Before You Leave Butter On The Counter, Read This

USDA assures consumers that butter is safe at room temperature for up to two days.

By Tori Hook | Published


Growing up, most of us scooped pats of butter from our parents’ or grandparents’ butter dishes onto toast, biscuits, tortillas, pancakes, and everything in between. The spread in the dish sat at room temperature on the countertop for hours, even days on end. In the modern age, though, we have more information available to us about food safety and, with education, have greatly reduced the reported number of foodborne illnesses.

The rules around meats and cheeses are widely known, but what about butter? Many baking recipes call for softened product, or some that’s been left to warm to room temperature. According to CNN, Knowing how long butter can sit out for—and why—is important to ensure that you never fall victim to a foodborne illness.

Though butter does have a longer shelf-life than milk, both in the refrigerator and on the counter, it’s important to remember that it’s still a dairy product. The spreadable product is made when milk or cream is churned, separating the solids from the liquid. All commercially-sold butter in the U.S. will be pasteurized, which means it’s been treated to remove potentially dangerous microorganisms.

Though butter may seem innocuous compared to many of the other carriers of illness in the kitchen, it has been connected to lots of bacteria, which can be introduced at home or even by someone who handles it at a restaurant. Even though spread is a dairy product, the USDA assures consumers that it is safe at room temperature for up to two days. However, the outside of the butter may start to turn rancid after that; even though it remains technically safe to eat, the flavor will have suffered.

Butter bells, also known as butter crocks, are a tool you can use to safely store the spread on the counter for close to a week, effectively doubling or tripling the shelf life of your softened spread. Butter crocks aren’t ideal for baking but are great for keeping the product softened as a spread. At first glance, butter crocks might seem like an optical illusion; the spread rests upside down in a bell with a jar holding water at the bottom of it.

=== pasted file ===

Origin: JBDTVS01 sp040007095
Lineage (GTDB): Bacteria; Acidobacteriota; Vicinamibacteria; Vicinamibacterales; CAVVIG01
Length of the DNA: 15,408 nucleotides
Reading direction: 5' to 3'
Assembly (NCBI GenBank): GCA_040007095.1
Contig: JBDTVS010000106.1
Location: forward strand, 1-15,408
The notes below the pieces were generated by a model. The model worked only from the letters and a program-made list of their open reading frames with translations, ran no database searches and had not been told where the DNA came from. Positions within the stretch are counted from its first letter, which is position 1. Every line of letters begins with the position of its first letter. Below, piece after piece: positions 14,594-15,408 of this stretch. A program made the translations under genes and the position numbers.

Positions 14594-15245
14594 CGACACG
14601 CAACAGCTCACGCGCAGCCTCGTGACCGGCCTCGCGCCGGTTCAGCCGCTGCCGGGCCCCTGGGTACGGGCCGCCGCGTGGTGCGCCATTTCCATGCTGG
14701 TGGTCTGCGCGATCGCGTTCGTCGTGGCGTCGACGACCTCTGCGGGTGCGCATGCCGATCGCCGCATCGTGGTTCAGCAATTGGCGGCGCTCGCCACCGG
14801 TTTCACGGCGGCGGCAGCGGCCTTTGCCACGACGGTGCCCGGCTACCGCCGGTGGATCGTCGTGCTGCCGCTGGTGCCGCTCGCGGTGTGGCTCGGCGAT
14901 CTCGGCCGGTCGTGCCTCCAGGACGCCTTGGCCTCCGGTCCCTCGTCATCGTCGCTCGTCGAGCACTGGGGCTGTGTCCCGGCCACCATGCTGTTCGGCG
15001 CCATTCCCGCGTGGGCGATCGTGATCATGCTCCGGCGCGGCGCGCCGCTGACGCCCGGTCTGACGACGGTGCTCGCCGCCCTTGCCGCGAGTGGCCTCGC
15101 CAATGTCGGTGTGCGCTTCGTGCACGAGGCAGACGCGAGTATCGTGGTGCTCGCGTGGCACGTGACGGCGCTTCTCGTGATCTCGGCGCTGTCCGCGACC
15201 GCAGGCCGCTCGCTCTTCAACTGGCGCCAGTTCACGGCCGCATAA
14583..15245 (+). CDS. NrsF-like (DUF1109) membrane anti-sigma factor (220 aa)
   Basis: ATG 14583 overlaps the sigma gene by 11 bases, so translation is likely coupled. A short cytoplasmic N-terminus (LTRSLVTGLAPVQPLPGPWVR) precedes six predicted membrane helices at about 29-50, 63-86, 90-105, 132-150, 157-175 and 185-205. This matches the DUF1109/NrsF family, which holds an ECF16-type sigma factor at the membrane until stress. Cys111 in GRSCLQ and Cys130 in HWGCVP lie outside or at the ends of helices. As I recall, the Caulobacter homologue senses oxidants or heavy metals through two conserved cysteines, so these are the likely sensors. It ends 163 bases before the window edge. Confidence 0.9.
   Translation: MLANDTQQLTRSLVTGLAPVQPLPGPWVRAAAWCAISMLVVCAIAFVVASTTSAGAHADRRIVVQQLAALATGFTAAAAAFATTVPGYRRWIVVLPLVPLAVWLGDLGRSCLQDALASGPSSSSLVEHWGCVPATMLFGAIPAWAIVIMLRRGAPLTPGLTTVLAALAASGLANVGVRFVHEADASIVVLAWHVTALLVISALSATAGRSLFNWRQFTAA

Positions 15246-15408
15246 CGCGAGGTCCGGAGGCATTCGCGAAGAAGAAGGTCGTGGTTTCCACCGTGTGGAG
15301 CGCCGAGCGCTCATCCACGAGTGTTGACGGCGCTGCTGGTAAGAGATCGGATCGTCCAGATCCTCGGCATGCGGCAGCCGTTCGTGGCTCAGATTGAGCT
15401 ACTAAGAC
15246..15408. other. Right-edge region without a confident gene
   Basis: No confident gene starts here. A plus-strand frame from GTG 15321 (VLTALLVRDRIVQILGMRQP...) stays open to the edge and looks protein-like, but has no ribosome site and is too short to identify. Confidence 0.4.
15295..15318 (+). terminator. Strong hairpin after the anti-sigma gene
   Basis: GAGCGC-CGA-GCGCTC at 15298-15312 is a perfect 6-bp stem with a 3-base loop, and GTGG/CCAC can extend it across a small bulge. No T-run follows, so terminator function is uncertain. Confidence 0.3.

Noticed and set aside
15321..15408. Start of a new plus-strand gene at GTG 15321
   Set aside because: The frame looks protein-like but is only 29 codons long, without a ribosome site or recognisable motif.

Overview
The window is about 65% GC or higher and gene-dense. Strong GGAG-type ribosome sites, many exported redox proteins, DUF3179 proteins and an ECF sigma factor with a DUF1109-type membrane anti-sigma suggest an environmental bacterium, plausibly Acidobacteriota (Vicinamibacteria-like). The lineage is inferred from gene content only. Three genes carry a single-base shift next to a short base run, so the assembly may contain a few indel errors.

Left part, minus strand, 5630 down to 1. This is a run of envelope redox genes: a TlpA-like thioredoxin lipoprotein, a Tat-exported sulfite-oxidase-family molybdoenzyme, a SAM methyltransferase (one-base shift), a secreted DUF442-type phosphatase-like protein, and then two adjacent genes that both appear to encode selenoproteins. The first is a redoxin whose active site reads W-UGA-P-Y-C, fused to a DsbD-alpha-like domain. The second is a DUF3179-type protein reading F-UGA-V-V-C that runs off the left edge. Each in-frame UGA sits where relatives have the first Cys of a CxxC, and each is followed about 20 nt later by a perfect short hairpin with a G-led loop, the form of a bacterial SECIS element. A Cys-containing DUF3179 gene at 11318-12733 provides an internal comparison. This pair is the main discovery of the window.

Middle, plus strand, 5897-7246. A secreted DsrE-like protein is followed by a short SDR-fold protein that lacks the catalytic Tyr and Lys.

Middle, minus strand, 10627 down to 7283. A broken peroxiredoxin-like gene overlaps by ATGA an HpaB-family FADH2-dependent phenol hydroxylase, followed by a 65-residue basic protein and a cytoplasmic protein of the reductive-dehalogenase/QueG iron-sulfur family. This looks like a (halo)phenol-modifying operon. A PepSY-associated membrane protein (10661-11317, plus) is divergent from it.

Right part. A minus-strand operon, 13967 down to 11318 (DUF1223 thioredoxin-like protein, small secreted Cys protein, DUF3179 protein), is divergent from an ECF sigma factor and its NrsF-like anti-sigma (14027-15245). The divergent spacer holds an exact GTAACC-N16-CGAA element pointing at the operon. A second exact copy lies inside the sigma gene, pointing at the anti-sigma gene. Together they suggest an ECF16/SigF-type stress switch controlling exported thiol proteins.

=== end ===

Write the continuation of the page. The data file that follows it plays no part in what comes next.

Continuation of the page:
The water at the bottom of the butter crock cuts off oxygen from reaching the spread, preventing it from turning rancid while keeping it soft and spreadable. Some things to keep in mind when you’re using the bell is that it only works with real butter, so don’t try to use margarine or other oil-based spreads. You’ll also want to follow the instructions for using your bell closely; everything from packing the product into the bell to filling the jar with the right amount of water can have an effect of the butter crock’s efficacy.

You’re unlikely to get a foodborne illness from the sitting on your grandma’s counter, but it’s always best to follow food safety practices whenever possible. If your kitchen is over 70 degrees Fahrenheit, your spread should be stored in the fridge. For smooth, soft, spreadable butter, don’t leave it on the counter for more than a few days without a butter bell; when in doubt, put it in the fridge!